File Your Taxes Early

Why wait until April 15 every year to file your taxes, especially if you’re going to hire a pro? Starting now, get a file folder and begin collecting all the relevant information you’ll need for next year’s taxes — things such as investment income statements and mortgage interest statements. If you plan on itemizing deductions, you’ll need to collect receipts for your charitable donations, child care expenses, college expenses — basically anything and everything your tax pro is going to need.

After the first of the year, place your W-2s and 1099s in your folder, along with any other relevant documents. Remember, most of your tax documents are required by law to be in the mail and headed toward you by January 31 each year. If you haven’t received all your documents by mid-February, you need to get on the phone and find out what’s going on.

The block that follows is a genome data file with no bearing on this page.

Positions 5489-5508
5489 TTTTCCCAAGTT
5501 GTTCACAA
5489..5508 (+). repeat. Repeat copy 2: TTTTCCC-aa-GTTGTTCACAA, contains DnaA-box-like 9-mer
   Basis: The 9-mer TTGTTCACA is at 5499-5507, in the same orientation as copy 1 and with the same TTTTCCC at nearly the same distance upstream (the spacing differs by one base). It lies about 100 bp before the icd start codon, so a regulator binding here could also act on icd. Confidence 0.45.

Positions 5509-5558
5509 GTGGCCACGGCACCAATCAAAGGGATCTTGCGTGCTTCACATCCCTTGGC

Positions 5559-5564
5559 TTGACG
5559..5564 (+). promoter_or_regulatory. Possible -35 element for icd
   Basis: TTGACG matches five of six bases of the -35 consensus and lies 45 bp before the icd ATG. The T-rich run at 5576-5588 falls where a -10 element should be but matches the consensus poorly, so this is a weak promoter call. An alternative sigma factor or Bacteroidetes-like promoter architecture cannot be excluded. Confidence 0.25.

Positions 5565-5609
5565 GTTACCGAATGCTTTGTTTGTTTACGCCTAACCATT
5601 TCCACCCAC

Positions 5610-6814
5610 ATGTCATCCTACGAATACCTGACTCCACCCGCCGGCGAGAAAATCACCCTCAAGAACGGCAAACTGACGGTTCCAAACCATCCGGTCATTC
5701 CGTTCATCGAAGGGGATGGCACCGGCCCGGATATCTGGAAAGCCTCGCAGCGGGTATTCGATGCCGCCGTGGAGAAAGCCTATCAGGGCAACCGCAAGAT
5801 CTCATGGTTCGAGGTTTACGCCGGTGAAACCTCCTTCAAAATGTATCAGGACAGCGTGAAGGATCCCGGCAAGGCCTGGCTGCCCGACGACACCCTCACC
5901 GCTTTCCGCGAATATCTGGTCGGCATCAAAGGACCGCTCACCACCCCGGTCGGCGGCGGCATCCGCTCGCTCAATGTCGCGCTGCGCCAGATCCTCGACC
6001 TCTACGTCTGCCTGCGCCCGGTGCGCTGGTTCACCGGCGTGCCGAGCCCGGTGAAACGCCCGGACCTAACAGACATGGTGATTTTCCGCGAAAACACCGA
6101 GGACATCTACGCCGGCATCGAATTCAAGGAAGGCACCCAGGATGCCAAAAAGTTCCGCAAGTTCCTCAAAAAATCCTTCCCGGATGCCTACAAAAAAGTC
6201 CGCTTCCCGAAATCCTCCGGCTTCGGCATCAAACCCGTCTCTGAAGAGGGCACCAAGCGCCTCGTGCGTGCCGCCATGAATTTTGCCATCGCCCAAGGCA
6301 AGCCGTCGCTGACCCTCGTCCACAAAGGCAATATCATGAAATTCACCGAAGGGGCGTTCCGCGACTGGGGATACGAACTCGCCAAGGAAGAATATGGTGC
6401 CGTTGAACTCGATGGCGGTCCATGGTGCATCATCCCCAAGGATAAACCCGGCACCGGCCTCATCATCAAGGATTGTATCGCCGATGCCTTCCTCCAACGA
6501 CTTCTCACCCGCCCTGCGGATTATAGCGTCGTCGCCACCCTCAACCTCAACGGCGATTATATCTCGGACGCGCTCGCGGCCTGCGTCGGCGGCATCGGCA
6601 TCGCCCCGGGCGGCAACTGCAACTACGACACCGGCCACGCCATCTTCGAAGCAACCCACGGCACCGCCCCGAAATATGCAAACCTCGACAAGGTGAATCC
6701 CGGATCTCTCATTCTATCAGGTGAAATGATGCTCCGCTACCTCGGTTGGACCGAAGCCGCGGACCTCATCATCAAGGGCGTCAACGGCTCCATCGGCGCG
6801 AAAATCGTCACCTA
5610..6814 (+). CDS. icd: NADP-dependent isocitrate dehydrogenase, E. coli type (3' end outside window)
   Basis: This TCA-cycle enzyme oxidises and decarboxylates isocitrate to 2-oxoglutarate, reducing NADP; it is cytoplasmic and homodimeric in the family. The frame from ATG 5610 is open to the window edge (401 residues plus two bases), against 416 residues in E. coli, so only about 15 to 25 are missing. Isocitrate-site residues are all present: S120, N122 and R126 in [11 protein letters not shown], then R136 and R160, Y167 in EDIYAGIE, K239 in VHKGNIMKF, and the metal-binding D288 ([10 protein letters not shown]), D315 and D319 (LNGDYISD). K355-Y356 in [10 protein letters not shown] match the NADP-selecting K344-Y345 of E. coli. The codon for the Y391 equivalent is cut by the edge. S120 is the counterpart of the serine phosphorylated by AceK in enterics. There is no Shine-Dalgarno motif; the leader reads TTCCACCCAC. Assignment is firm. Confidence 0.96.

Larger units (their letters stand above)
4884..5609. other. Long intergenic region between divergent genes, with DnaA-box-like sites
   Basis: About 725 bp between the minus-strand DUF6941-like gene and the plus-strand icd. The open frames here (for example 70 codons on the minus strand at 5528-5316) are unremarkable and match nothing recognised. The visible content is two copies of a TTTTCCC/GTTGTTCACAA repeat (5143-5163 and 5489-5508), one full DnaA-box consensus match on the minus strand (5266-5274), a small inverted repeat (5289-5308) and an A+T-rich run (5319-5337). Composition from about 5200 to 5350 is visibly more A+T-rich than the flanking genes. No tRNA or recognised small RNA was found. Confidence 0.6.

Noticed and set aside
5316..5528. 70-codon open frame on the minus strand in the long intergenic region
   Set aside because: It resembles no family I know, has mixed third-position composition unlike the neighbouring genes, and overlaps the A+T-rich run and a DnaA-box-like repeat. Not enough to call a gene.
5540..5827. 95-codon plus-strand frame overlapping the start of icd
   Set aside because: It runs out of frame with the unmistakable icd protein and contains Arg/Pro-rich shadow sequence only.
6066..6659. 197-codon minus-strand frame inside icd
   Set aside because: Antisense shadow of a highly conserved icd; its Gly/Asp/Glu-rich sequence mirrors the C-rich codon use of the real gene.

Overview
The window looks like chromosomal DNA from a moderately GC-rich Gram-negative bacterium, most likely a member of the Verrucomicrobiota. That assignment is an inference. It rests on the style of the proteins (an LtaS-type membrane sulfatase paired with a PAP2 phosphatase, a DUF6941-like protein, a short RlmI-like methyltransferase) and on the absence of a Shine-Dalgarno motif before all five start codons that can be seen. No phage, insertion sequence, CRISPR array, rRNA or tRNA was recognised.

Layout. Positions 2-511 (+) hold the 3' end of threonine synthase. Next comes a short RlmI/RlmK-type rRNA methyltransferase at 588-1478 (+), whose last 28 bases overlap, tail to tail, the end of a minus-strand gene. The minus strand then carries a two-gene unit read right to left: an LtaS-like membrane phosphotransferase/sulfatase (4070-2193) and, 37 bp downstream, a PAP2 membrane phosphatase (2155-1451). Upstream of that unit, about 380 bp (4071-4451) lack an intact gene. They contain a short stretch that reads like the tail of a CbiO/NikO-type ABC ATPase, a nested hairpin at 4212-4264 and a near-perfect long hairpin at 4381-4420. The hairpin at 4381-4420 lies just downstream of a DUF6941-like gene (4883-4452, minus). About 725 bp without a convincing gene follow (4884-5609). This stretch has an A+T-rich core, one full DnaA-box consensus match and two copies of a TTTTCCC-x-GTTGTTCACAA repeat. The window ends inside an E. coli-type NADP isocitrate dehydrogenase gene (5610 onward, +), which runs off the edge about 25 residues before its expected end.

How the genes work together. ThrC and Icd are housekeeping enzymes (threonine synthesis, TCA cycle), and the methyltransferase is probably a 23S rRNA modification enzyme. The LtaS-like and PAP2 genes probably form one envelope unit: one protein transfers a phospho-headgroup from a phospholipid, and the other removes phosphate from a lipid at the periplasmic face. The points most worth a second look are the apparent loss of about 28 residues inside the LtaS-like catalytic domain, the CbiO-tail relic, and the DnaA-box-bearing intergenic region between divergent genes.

As soon as you’ve received all your statements, schedule an appointment with your local tax pro. Not only does this get it all done and off your mind sooner, it also gives your tax pro more time to work on your filing. A tax pro’s schedule tends to fill up fast in the last month or so before the deadline, so you want to beat the rush and get your paperwork to them as early as possible. Don’t forget that even the best tax pro is human, and no matter how hard they try or how experienced they might be, they’re also feeling the crunch in the weeks leading up to April 15, which means they’ll be more prone to mistakes.

Don’t Look Forward to Getting Anything Back

There was a day when I looked forward to tax season because I was pretty sure I was going to get a return. In my immaturity, my plan was to take that “unexpected windfall” and spend it. Tax refund day felt like Christmas.

The truth is that what really happened is I allowed the government to take too much money out of my paycheck — essentially giving Washington an interest free loan. Wouldn’t it be better to keep that money and use it to pay off debt or invest?

Think about it. The average tax refund in 2014 was $3,096, and is expected to rise higher every year. That’s $258 per month the average tax payer could be putting to good use rather than sending it to a government who’s more likely to waste it than use it wisely.